Can, dry, freeze and store a year's worth of your own foods with these pantry stocking suggestions
Yearly Food Storage: Part 4
by Doris O'Connell
Home Canning Tips & Tricks
Save Money with Food Dehydration
Freezing Foods the Right Way
Canning, preserving, freezing and drying food is time consuming, tiring and probably even boring for some. For those that persevere, the rewards are many: A full pantry with a year's supply of food, exercise gotten from the gardening and preservation, money savings for the budget that can multiply the actual income at times.
Here is part four of a sample list of foods and supplies that can be good additions to your pantry.
Additional things that you'll need include labels, pens, pencils, markers, scissors, knife and utility knife with retractable blade. You'll also want a spiral book or inventory sheets to list everything in.
Our cleaning and survival shelves contain the following:
- two double batches of homemade soap per year
- one box of Borax for soap making
- one pump bottle of lemon oil furniture polish
- two pump bottles of Fabulous bathroom cleaner available at dollar stores (great to clean hard surfaces, etc. when there is no power or water supply
- chemical and special toilet tissue for porta potty or commode
- plastic liners for the commode or pail with lid
- enough plastic or glass jars to flush the toilet 3-4 times per day if there is a power outage or interruption in water supply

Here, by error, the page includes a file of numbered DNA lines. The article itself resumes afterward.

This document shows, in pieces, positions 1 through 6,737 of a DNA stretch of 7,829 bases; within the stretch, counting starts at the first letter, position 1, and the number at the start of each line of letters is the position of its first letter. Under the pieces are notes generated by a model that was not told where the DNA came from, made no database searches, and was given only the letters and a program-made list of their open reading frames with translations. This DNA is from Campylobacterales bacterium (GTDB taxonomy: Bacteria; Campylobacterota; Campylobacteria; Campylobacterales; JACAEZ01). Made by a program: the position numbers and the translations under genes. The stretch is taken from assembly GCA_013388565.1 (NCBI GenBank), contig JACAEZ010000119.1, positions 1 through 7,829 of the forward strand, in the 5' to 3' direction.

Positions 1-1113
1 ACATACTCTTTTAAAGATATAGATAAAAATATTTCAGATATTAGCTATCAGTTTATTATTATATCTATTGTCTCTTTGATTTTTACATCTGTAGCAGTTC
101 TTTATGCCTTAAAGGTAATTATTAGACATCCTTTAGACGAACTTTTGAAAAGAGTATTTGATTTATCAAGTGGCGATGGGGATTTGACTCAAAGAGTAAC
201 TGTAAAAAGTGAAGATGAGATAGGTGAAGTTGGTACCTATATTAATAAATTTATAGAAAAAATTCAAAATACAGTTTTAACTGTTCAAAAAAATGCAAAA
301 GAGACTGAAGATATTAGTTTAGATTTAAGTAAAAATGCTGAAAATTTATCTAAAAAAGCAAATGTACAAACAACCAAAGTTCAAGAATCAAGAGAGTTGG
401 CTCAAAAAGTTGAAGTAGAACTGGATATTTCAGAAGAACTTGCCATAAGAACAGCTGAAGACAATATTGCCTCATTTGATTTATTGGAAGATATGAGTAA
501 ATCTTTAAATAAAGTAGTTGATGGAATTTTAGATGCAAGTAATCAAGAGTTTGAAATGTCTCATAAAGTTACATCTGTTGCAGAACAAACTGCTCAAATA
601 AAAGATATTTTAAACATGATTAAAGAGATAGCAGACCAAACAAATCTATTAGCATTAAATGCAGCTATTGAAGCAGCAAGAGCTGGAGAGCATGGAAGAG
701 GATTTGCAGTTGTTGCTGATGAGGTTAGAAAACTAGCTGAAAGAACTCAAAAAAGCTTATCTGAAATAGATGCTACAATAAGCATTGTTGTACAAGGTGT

- two to three gallons of water per day in jugs for washing purposes
- a bag of clean rags cut into usable sizes
- one to two rolls of paper towels for emergency use only
- a year's supply of toilet tissue bought on sale with double coupons
- one gallon of Dr. Bronner's Peppermint soap
- one gallon of bleach
- one bottle of degreaser
- one bottle of drain opener
- a tin box with matches
- tin box with candles and holders
- flashlights and extra batteries
- two cases of sterno and two sterno fold up burners
- a two-year supply of firewood
- extra propane tank filled for the grill
- a complete first aid kit on each floor and in the fraidy hole (storm shelter)
We keep our personal things in ditty bags, so it would be easy to put into the storm shelter if the need arose. It contains meds, grooming necessities and extra toothbrushes and toothpaste. Also, we keep an extra supply of dog food. Special needs for handicapped or infirm should also be in with the emergency supplies. It's also important to keep extra towels and a few quilts to cover the freezer with or keep warm. Keep a small stack of newspapers, a few magazines and games. Our pantry has been our survival tool that had gotten us through several natural disasters and financial hardship.
To be continued... The next post will cover amounts of dry goods and staples we kept on hand when our children were growing up. Naturally, we have modified the amounts since they have flown and grown.
Doris O'Connell-copyright 1996, may be copied in full for distribution via e-mail in full version only.
Take the Next Step
- Learn more about preserving food. Check our library of food preservation articles for more tips and advice.
- Find more school lunch ideas that will keep your kids healthy and happy and your food budget intact.
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